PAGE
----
Preserved CD4+ Central Memory T Cells and Survival in Vaccinated SIV-Challenged Monkeys

Vaccine Research Center, National Institute of Allergy and Infectious Diseases, National Institutes of Health, Bethesda, MD 20892, USA.
Science (Impact Factor: 33.61). 07/2006; 312(5779):1530-3. DOI: 10.1126/science.1124226
Source: PubMed


Vaccine-induced cellular immunity controls virus replication in simian immunodeficiency virus (SIV)–infected monkeys only
transiently, leading to the question of whether such vaccines for AIDS will be effective. We immunized monkeys with plasmid
DNA and replication-defective adenoviral vectors encoding SIV proteins and then challenged them with pathogenic SIV. Although
these monkeys demonstrated a reduction in viremia restricted to the early phase of SIV infection, they showed a prolonged
survival. This survival was associated with preserved central memory CD4+ T lymphocytes and could be predicted by the magnitude of the vaccine-induced cellular immune response. These immune correlates
of vaccine efficacy should guide the evaluation of AIDS vaccines in humans.

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Available from: David C Montefiori, Jul 09, 2014
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    • "Studies performed in rhesus macaques, immunized with plasmid DNA and replication defective adenoviral vectors encoding simian immunodeficiency virus (SIV) proteins and then challenged with pathogenic SIV, indicate that the preservation of vaccine induced antigen-specific central memory CD4+ T cells is essential for better outcome and survival following pathogenic SIV challenge [47]. Others suggest that central memory CD8+ T cells correlate with protection against SIV in rhesus macaques immunized with a vaccine candidate (DNA prime followed by a boost with the highly attenuated NYVAC-based SIV vaccine) [48]. "
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    ABSTRACT: The enzyme-linked immunospot (ELISPOT) assay has advanced into a useful and widely applicable tool for the evaluation of T-cell responses in both humans and animal models of diseases and/or vaccine candidates. Using synthetic peptides (either individually or as overlapping peptide mixtures) or whole antigens, total lymphocyte or isolated T-cell subset responses can be assessed either after short-term stimulation (standard ELISPOT) or after their expansion during a 10-day culture (cultured ELISPOT). Both assays detect different antigen-specific immune responses allowing the analysis of effector memory T cells and central memory T cells. This paper describes the principle of ELISPOT assays and discusses their application in the evaluation of immune correlates of clinical interest with a focus on the vaccine field.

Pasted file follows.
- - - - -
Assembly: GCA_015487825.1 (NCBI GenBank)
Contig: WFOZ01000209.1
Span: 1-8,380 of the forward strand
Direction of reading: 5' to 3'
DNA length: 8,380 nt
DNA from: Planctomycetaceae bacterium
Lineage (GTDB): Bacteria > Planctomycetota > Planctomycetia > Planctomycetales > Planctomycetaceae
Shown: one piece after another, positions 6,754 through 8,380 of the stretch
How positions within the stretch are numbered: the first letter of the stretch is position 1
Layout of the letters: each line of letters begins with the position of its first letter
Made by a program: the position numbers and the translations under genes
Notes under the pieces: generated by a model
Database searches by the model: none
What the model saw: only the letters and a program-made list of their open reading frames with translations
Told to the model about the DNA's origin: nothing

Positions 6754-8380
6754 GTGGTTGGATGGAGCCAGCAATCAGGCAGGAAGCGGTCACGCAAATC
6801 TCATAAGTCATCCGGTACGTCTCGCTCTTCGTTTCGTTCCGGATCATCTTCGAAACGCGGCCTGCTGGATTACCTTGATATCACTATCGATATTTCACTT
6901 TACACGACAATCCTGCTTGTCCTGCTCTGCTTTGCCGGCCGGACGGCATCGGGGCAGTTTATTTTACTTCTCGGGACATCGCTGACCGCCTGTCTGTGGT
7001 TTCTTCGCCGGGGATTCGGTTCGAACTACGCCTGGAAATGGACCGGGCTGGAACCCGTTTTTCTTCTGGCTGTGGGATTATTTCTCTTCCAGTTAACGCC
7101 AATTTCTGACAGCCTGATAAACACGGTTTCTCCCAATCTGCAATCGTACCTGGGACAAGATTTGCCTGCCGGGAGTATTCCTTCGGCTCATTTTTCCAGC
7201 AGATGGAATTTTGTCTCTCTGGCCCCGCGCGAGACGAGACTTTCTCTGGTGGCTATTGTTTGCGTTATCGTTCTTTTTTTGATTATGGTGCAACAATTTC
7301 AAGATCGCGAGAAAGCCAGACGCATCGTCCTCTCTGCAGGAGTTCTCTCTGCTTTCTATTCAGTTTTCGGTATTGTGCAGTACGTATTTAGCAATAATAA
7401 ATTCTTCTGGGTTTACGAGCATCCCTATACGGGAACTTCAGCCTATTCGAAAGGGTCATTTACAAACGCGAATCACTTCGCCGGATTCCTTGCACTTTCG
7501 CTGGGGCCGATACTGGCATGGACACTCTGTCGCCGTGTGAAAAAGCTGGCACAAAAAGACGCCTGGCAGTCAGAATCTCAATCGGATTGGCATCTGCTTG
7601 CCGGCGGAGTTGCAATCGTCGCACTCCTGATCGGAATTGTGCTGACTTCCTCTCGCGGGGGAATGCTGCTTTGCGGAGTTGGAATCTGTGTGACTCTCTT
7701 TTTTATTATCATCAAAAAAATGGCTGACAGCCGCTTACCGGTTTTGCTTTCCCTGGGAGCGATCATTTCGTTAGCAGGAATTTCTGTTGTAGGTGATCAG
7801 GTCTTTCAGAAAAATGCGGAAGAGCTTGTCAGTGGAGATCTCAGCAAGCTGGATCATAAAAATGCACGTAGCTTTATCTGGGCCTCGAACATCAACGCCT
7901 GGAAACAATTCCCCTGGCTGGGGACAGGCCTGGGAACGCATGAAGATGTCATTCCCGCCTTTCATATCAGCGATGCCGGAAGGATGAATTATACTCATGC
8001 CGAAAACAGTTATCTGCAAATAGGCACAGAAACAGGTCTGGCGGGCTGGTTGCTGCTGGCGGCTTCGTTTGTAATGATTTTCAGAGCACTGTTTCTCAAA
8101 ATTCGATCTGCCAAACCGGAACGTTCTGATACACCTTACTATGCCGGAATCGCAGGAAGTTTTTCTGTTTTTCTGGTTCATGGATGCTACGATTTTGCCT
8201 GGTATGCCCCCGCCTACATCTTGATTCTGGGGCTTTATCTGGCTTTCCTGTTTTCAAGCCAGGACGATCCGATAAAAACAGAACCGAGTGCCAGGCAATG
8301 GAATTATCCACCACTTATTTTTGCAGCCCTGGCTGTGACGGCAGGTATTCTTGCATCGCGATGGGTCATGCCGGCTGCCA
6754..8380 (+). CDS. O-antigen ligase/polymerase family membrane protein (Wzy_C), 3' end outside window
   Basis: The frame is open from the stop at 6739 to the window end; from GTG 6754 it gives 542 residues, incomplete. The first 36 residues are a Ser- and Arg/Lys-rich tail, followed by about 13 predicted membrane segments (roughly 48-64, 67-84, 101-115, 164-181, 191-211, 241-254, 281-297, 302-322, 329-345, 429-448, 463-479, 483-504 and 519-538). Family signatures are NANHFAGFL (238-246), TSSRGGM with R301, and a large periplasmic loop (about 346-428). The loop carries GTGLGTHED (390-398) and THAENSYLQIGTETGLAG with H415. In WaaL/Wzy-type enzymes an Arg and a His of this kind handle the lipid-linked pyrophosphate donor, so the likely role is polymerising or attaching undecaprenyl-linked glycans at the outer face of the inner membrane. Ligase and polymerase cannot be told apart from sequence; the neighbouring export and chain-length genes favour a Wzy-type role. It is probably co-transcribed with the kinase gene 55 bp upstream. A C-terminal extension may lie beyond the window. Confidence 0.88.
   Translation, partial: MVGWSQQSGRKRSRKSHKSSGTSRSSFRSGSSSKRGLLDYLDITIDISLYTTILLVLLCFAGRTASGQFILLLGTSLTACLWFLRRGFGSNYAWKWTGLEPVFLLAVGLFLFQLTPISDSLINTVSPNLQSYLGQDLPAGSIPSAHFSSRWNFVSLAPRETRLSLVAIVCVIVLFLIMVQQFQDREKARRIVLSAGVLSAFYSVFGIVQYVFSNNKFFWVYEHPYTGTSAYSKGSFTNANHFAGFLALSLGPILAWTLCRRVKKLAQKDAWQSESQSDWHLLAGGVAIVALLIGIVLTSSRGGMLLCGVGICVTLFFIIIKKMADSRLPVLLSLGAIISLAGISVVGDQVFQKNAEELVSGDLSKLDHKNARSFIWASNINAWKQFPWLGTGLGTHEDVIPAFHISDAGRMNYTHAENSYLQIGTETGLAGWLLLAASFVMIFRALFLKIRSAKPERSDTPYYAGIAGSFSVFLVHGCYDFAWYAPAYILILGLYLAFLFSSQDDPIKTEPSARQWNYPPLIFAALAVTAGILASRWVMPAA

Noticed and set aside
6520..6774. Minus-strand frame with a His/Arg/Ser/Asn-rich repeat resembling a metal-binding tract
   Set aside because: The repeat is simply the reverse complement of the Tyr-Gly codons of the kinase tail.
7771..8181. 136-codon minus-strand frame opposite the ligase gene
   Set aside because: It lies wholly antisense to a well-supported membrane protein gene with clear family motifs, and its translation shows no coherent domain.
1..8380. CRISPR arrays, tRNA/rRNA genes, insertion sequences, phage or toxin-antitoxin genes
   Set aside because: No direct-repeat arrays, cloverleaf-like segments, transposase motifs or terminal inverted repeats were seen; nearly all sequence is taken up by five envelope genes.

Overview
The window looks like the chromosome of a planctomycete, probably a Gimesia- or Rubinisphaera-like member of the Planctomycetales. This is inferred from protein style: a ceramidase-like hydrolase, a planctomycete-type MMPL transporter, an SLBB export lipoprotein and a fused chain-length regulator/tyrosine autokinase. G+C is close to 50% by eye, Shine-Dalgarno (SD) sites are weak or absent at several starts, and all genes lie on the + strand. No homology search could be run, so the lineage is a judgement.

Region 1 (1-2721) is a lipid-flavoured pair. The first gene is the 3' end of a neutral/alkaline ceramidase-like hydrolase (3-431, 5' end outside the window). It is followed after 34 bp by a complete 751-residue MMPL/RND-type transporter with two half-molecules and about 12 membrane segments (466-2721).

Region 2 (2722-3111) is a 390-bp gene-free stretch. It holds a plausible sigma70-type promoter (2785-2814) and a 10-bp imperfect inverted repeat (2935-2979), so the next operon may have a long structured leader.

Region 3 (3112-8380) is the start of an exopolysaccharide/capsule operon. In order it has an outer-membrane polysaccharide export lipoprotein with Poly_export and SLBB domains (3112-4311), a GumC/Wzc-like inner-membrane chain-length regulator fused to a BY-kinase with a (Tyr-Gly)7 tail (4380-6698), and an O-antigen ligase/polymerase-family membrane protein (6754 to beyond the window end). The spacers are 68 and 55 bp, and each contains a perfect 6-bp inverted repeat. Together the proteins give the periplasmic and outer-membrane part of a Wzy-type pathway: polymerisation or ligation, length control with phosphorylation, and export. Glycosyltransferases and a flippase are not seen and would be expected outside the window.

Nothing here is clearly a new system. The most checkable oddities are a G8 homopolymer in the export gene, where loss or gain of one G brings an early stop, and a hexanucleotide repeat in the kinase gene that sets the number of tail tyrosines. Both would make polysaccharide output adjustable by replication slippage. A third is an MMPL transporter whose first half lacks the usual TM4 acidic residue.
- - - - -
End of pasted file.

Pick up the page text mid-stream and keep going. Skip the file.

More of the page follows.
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    • "Among them, heterologous prime-boost vaccination using naked plasmid DNA for priming followed by a booster injection of recombinant replication-deficient human adenovirus 5 (AdHu5) has recently received significant attention. This strategy has proved successful in some relevant experimental models such as simian immunodeficiency virus (SIV), malaria, Marburg, and Ebola virus infection, and Chagas disease (American trypanosomiasis), providing a considerable degree of protective immunity (Gilbert et al., 2002; Casimiro et al., 2003, 2005; Santra et al., 2005; Acierno et al., 2006; Letvin et al., 2006; Mattapallil et al., 2006; Sun et al., 2006; Wilson et al., 2006; de Alencar et al., 2009; Geisbert et al., 2010; Hensley et al., 2010; Martins et al., 2010; Dominguez et al., 2011; Rigato et al., 2011). These relative successes obtained in pre-clinical experimental models fueled human phase I trials (Freel et al., 2010; Jaoko et al., 2010; Koup et al., 2010; Schooley et al., 2010; Churchyard et al., 2011; De Rosa et al., 2011). "